We got lucky here on the east side of the cascades (still in the pacific northwest) and had enough of a break in the weather that I was able to see the moon and even become mildly annoyed when the light disturbed my sleep. I kept thinking it was time to get up...
The third photo is a partial lunar eclipse. You can see the different degrees of shadow from the earth as it passes over the moon.
I've seen a couple total lunar eclipses and the moon turns a really deep red. And as Duane mentioned forest fires can turn the moon orange or red.
The moon is frequently red or orange when it's full and very close to the horizon (as in your 4th photo) - I think due to the light passing through more than usual of the atmosphere due to the slanted view. Never seen a blue one though. I think your 2nd photo was done with a filter....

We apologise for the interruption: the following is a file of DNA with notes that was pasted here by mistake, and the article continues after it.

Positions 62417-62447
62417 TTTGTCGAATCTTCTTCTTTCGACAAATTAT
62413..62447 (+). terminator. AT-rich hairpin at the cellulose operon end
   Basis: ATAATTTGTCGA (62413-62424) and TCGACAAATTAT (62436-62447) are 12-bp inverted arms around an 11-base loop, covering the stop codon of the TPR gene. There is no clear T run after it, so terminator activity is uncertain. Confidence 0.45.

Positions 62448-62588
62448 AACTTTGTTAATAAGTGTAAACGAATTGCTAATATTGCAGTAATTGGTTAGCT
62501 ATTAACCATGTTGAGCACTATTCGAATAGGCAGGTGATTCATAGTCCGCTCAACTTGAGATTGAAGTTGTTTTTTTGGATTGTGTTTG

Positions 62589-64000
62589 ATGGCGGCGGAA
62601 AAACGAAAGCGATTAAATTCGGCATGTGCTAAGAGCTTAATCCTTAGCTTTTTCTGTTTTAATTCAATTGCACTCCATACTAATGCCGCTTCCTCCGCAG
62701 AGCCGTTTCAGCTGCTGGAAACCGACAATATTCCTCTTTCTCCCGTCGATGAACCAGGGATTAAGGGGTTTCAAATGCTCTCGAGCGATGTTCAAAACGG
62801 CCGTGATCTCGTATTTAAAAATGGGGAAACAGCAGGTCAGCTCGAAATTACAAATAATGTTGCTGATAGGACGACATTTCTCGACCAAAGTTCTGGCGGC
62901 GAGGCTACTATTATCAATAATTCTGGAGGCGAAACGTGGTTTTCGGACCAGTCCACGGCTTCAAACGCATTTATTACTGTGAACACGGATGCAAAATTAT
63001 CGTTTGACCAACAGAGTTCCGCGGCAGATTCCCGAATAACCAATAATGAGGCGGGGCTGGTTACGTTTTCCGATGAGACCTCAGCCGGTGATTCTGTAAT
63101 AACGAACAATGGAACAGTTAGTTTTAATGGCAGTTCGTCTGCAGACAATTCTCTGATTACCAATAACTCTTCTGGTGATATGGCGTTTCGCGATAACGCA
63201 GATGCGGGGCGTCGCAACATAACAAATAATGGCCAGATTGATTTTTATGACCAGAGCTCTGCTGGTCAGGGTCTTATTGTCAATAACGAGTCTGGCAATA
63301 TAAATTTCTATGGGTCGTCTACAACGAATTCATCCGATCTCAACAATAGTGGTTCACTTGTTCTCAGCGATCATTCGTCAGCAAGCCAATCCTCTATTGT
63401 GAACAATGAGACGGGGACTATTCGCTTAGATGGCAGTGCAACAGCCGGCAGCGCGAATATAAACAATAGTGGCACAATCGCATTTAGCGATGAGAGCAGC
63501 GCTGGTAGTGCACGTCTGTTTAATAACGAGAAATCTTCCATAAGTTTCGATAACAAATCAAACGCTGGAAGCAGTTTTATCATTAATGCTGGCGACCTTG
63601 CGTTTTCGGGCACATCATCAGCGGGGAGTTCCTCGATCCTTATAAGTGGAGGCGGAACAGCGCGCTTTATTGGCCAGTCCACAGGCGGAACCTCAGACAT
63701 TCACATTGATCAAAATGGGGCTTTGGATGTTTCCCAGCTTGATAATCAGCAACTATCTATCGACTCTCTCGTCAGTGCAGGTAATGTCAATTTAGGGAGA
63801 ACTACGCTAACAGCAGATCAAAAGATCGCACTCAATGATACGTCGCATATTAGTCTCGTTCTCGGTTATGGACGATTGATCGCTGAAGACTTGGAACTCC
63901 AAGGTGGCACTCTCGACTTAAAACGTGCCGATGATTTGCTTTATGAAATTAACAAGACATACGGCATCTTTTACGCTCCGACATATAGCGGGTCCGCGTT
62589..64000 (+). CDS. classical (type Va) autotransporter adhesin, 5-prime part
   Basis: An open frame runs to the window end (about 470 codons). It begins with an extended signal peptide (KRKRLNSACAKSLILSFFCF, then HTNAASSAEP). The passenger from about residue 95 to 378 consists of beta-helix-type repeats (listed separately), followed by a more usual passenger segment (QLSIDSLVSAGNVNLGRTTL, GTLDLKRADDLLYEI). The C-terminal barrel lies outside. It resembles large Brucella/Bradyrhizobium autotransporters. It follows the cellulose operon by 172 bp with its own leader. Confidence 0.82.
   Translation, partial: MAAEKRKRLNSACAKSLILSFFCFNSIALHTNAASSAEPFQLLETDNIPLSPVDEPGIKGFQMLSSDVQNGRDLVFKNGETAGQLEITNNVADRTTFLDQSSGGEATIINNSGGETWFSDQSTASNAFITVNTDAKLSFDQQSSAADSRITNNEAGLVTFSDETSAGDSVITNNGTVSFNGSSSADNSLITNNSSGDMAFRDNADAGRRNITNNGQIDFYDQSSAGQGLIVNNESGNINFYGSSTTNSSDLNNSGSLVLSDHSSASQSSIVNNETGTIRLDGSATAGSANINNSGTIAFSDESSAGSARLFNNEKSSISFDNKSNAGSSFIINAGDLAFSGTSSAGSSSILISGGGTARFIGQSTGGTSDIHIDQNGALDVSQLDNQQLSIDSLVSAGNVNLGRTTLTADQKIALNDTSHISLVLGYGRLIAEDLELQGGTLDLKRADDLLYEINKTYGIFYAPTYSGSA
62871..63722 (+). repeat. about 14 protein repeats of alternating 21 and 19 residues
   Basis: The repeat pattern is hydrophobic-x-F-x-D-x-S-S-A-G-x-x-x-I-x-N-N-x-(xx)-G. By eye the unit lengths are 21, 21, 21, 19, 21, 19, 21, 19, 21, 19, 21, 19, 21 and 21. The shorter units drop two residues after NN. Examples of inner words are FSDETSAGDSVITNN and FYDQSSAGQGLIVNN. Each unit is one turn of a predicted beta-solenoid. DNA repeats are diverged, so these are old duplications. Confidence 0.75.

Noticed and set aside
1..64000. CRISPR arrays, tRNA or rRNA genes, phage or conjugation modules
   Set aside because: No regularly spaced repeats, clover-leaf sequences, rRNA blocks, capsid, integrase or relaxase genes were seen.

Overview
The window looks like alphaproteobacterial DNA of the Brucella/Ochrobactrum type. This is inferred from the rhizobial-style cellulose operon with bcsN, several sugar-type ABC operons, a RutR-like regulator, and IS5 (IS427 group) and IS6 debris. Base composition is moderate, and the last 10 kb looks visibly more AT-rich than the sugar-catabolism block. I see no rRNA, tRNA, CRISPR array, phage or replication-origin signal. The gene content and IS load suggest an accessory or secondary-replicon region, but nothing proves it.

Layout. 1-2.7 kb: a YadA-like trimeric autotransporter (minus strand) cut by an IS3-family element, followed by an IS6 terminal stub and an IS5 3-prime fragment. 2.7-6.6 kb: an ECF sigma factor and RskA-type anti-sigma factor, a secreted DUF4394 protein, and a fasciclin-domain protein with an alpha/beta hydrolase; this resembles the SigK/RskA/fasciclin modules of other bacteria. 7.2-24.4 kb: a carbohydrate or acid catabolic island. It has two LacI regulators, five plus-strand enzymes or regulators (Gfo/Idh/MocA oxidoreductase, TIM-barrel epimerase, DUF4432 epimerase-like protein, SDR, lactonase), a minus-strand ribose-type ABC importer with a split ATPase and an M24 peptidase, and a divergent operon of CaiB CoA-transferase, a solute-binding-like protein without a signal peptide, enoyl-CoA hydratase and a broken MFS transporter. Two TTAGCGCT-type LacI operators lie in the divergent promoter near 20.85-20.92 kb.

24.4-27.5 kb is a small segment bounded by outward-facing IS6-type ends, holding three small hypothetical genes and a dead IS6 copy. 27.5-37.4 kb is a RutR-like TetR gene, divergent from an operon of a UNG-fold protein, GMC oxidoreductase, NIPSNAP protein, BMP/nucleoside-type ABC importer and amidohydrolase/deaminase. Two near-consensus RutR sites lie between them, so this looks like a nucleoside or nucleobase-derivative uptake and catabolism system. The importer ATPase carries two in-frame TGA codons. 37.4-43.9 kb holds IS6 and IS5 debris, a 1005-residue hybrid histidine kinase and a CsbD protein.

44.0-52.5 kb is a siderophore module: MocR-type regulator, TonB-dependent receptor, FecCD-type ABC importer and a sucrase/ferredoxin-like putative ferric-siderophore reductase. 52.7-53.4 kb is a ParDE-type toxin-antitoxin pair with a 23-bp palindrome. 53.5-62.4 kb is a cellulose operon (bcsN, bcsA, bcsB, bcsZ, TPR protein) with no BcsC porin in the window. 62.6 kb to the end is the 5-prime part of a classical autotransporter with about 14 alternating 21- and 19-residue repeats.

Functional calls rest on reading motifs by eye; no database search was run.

I had planned on taking some nice photos of the moon last night, but alas, this is the Pacific Northwest of the U.S. and clouds tend to come up whenever there's anything interesting to see. Last night was no exception.
I have seen red or orange moons though.The lunar eclipses I've seen tend to give the moon an orange tint. During the summer, forest fires aren't all that uncommon out here and they can cause some pretty spectacular red or orange moons, not to mention sunsets.
I haven't seen any other colors though.
What are the engineering and design challenges in creating successful IoT devices? These devices are usually small, resource-constrained electronics designed to sense, collect, send, and/or interpret data. Some of the devices need to be smart enough to act upon data in real time, 24/7. Are the design challenges the same as with embedded systems, but with a little developer- and IT-skills added in? What do engineers need to know? Rick Merritt talks with two experts about the tools and best options for designing IoT devices in 2016. Specifically the guests will discuss sensors, security, and lessons from IoT deployments.